A Dark Day for American Democracy | Dr. Rakib Ehsan


In one of the darkest days for the United States in recent political history, supporters of outgoing President Donald Trump stormed the US Capitol in an astonishing assault on the heart of American democracy.

By playing a central role in a severely disruptive transfer of power in a major Western liberal democracy, Trump has strengthened anti-democratic regimes across the world. The outgoing president’s MAGA project has ended with the United States being ridiculed by the Chinese and Russian state on matters of political stability and social cohesion. Pledging to end the “American carnage” in his inauguration address, Trump’s presidency ends by encouraging the storming of the US Capitol which ultimately resulted in dozens of arrests and the death of four people.

All of this, however, presents a golden opportunity – if not a desperate need – for moderate social democrats to fashion an inclusive patriotism which is rooted in respect for the rule of law, equality of opportunity, and appreciation of liberal democratic traditions. While the US is a country which finds its origins in revolutionary activity, the incoming administration headed by President-elect Joseph Biden must emphasise the restoration of social order. Political extremism – whether it is hard-right ethno-nationalism or hard-left identitarianism – threatens to rip apart America’s social fabric and must be confronted.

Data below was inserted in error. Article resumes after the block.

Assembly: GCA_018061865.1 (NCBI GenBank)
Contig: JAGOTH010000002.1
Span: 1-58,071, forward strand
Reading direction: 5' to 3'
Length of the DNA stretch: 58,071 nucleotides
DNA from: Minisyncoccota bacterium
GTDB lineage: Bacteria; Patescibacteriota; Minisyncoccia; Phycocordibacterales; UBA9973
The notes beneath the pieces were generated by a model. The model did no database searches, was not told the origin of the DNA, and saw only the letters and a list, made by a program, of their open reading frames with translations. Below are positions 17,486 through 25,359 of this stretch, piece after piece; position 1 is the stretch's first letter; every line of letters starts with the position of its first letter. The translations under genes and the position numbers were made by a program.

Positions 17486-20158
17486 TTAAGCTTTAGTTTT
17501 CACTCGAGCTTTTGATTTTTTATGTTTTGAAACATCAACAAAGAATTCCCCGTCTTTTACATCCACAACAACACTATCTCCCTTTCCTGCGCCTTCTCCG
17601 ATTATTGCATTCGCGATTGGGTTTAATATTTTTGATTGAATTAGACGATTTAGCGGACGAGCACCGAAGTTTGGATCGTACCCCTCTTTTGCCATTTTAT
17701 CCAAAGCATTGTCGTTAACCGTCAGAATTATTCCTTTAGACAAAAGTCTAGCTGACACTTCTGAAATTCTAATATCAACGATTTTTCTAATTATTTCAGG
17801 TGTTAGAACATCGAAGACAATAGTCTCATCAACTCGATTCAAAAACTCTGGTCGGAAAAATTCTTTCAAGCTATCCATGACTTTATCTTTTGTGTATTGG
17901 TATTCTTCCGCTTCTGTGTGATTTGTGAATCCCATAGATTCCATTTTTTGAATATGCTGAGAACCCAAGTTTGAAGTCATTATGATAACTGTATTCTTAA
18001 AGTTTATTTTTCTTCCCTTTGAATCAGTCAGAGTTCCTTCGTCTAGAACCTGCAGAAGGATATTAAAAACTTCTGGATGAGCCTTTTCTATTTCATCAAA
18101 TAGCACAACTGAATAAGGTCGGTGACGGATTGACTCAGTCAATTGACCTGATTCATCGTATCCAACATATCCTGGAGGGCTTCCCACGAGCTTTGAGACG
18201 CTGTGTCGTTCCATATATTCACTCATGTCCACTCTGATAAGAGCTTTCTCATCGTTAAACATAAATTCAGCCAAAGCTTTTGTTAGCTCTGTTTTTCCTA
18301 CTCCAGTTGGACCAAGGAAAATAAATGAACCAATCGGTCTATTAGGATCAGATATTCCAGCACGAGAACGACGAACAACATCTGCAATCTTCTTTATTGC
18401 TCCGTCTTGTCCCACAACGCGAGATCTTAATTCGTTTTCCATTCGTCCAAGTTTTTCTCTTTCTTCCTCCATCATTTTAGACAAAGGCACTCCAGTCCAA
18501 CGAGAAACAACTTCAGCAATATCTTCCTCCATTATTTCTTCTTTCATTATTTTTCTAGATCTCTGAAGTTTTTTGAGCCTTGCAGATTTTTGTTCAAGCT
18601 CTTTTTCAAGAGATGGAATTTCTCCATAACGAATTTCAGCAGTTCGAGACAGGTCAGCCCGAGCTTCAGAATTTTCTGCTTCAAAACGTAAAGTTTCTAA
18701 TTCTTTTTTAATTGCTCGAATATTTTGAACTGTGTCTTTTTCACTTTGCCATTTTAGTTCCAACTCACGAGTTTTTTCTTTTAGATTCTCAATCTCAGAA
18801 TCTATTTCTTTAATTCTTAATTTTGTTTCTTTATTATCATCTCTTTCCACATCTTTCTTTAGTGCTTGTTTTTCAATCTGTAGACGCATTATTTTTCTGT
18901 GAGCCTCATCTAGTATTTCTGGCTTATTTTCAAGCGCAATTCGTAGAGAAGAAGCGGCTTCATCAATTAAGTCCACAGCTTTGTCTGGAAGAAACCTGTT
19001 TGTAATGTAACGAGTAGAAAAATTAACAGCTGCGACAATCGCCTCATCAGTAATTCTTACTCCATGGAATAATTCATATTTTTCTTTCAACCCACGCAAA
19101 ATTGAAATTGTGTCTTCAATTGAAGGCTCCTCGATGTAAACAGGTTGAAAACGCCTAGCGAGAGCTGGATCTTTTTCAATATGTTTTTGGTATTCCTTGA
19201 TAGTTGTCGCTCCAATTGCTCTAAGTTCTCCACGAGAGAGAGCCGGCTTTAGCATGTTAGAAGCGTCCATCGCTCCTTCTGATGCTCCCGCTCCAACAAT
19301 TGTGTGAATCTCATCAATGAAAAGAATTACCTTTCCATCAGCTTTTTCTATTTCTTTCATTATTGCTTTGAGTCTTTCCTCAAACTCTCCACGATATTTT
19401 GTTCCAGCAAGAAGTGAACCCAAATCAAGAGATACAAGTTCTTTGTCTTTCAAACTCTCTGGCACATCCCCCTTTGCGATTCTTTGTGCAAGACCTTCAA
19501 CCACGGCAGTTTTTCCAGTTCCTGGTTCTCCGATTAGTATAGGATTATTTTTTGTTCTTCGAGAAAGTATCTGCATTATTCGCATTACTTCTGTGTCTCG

Political intimidation and violence – irrespective of ideological character – has no place in liberal democratic society. This simple message should be promoted at all levels of political governance, and crucially, reflected in the conduct of law enforcement. A robust approach should be adopted towards anti-democratic domestic extremists – of all ideological shades – who continue to undermine social cohesion. And selectivity on this front will inevitably call one’s commitment to national security and public safety into question.

No political leader in a multi-racial democracy – regardless of their party affiliation and activist base – should be willing to sacrifice social solidarity on the altar of radical identity politics.

Dr Rakib Ehsan is a research fellow at the Henry Jackson Society. Follow him on Twitter.


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